An interesting article on manufacturing from the Cato Institute posits that there is no manufacturing renaissance simply because the meme of a manufacturing decline is a myth. Consider their chart.
Here’s their summary of the manufacturing sector;
Contrary to countless tales of its demise, U.S. manufacturing has always been strong relative to its own past and relative to other countries’ manufacturing sectors. With the exception of a handful of post-WWII recession years, U.S. manufacturing has achieved new records, year after year, with respect to output, value-added, revenues, return on investment, exports, imports, profits (usually), and numerous other metrics appropriate for evaluating the performance of the sector. The notion of U.S. manufacturing decline is simply one of the most pervasive economic myths of our time, sold to you by those who might benefit from manufacturing-friendly industrial policies with the abiding assistance of a media that sometimes struggles to distill fact from K Street speak.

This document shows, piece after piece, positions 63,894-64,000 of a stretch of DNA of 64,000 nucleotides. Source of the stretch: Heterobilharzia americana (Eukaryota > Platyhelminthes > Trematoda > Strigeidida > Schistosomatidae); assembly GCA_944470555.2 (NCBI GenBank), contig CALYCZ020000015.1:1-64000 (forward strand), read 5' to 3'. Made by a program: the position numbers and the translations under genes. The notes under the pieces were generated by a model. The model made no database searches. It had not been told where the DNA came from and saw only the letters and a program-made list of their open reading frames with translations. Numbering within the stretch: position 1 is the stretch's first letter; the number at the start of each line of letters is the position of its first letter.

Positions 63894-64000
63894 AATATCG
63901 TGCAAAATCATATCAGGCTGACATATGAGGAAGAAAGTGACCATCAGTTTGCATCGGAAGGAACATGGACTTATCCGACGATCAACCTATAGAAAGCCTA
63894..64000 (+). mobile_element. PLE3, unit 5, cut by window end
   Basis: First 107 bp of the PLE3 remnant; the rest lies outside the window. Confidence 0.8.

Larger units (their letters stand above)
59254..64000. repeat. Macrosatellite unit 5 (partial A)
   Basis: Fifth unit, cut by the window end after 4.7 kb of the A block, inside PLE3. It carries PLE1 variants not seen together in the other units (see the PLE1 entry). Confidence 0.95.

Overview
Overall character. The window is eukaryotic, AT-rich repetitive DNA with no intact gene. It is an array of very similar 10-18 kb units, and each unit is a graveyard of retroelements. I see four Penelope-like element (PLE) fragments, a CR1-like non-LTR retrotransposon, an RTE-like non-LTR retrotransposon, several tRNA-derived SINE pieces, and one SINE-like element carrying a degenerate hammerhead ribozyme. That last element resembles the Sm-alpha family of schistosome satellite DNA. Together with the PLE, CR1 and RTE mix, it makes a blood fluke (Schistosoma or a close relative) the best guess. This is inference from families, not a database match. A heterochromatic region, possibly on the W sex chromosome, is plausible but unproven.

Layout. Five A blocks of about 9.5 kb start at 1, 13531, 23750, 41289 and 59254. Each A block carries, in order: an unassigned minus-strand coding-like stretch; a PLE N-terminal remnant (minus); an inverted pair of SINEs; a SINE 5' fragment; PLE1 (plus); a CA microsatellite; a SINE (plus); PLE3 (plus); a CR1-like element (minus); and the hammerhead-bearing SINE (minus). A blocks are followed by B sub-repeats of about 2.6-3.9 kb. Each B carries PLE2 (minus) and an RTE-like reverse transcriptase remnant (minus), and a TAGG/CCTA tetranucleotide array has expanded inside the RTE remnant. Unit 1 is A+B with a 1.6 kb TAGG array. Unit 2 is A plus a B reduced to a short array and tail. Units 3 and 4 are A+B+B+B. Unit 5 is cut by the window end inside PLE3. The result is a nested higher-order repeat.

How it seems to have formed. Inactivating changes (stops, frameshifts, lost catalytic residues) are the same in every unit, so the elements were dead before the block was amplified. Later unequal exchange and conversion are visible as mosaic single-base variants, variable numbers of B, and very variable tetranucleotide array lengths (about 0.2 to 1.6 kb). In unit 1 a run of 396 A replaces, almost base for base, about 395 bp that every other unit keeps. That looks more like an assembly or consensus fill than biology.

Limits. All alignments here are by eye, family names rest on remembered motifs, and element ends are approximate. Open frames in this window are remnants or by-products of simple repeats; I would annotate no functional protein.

Manufacturing’s share of GDP has certainly declined, but as they point out, that’s a function of the growth of the service sector. And while it is true that employment in the sector is significantly below its peak, that isn’t a result of a shrinking industry, rather it reflects substantial productivity gains.
No doubt the smattering of “onshoring” we’re seeing as well as the emergence of the US as a major energy producer with the follow-on industries which will feed off of fossil fuels hold the promise of an expansion of the manufacturing sector and more blue collar jobs. They just don’t represent a resurgence, the sector has been doing fine for a long time. All of which is worth remembering the next time you hear calls from either labor or capital for import protection, government investment and other forms of transfer payments. Chances are it’s about rent seeking, not reviving a sector that needs no help.